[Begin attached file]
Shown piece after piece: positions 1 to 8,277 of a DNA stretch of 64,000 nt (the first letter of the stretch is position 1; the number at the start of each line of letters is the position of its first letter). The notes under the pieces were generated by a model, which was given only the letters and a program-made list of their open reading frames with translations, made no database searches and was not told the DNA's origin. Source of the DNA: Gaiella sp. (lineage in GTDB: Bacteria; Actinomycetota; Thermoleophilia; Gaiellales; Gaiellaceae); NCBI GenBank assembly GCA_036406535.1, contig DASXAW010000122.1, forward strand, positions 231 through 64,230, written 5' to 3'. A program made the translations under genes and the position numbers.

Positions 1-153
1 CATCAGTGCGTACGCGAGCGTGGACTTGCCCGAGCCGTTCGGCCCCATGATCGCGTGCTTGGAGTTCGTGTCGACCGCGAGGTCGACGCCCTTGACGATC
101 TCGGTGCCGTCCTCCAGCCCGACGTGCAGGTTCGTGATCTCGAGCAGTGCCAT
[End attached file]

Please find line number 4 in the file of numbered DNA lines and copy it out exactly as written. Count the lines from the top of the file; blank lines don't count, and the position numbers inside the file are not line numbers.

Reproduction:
101 TCGGTGCCGTCCTCCAGCCCGACGTGCAGGTTCGTGATCTCGAGCAGTGCCAT